THE BLOG

Inclusion for All

06/11/2014 02:44 pm ET | Updated Aug 11, 2014

New York City has so many incredible Summer street festivals, art exhibits and cultural events to enjoy. Now, imagine how many shows you would go to if you had to contact the event organizers weeks in advance, explain that you need special accommodations and possibly even explain how to secure those resources. This is the burden placed on deaf people every time they want to attend and event, and it is a far cry from equal access.

Organizers work long and hard to ensure their events are successful, but somewhere along the way they come to the conclusion that providing deaf access is a choice. We live in one of the most diverse countries on the planet, with laws that specifically protect the deaf and hard of hearing, but still excuses are made to exclude interpreters from event budgets. Without considering how challenging this makes it for deaf people to ever show up on a whim, event planners make the assumption that deaf attendees will always go through the steps to identify themselves and their needs.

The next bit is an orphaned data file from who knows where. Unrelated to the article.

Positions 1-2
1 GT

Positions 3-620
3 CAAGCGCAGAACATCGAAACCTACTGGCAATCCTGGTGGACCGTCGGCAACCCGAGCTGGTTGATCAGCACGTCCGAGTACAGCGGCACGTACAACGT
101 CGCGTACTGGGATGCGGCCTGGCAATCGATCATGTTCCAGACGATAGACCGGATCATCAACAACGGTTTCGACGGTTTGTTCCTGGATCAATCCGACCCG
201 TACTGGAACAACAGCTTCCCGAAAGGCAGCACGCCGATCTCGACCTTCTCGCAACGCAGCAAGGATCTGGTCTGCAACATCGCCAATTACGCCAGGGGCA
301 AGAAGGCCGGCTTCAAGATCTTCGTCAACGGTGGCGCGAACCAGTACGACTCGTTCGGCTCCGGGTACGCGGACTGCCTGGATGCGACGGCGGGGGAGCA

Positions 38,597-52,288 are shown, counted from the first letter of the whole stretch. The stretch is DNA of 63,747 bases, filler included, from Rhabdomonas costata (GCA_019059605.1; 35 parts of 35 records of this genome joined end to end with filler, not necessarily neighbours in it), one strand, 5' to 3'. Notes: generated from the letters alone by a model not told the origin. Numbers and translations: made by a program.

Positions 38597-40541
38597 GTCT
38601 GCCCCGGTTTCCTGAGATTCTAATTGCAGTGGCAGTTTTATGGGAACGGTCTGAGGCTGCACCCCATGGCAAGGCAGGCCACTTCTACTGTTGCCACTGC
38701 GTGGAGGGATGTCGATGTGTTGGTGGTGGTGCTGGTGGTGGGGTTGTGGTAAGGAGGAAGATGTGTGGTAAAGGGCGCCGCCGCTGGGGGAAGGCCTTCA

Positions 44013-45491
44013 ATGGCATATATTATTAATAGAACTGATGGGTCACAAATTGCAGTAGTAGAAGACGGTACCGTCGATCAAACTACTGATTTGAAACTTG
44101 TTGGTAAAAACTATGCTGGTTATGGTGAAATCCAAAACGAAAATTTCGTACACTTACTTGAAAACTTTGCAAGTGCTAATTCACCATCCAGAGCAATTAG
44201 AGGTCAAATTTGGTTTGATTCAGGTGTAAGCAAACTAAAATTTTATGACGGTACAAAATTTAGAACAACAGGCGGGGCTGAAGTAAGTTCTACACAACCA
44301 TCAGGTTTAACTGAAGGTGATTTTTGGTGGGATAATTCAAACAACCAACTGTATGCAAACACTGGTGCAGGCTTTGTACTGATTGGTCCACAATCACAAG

The message being sent to deaf people is that they are not really invited. Yes, deaf people still get out, they still attend events and they still know how to have a good time. But, as an event planner, why make that difficult? It's long past time we remove the barriers to equal access. Providing an interpreter is so easy and it is an act that deaf people definitely notice.

The Americans with Disabilities Act requires auxiliary aids be available at any event that is open to the public, whether it is free or paid. Instead of assuming their event will draw a diverse audience, some event organizers still choose to make deaf attendees go through the steps of requesting an interpreter. This is a subtle form of audism, the belief that those who can not hear are inferior, and it is in fact discrimination.

Why put months of effort into an event if you don't want people to feel welcomed? Be proactive -- plan for deaf people, and people of all abilities, so that everyone can participate equally. Hiring interpreters for all your events is not difficult, it is not an outrageous financial burden and it is a responsible step in ensuring equal accessibility. There are even tax write offs and other forms of financial assistance available to assist organizations with ADA compliance.

Having interpreters at music venues, fairs or outdoor events may seem like a small detail, but for those who rely on ASL, it can make a huge difference. The deaf community truly appreciates organizations which consistently provide access, and regularly patronize establishments which are known to be deaf friendly. Deafness knows no racial, gender or religious boundaries; it is a beautiful mix of all cultures. I would love to live in a society that truly embraces diversity, instead of one that marginalizes it's own citizens.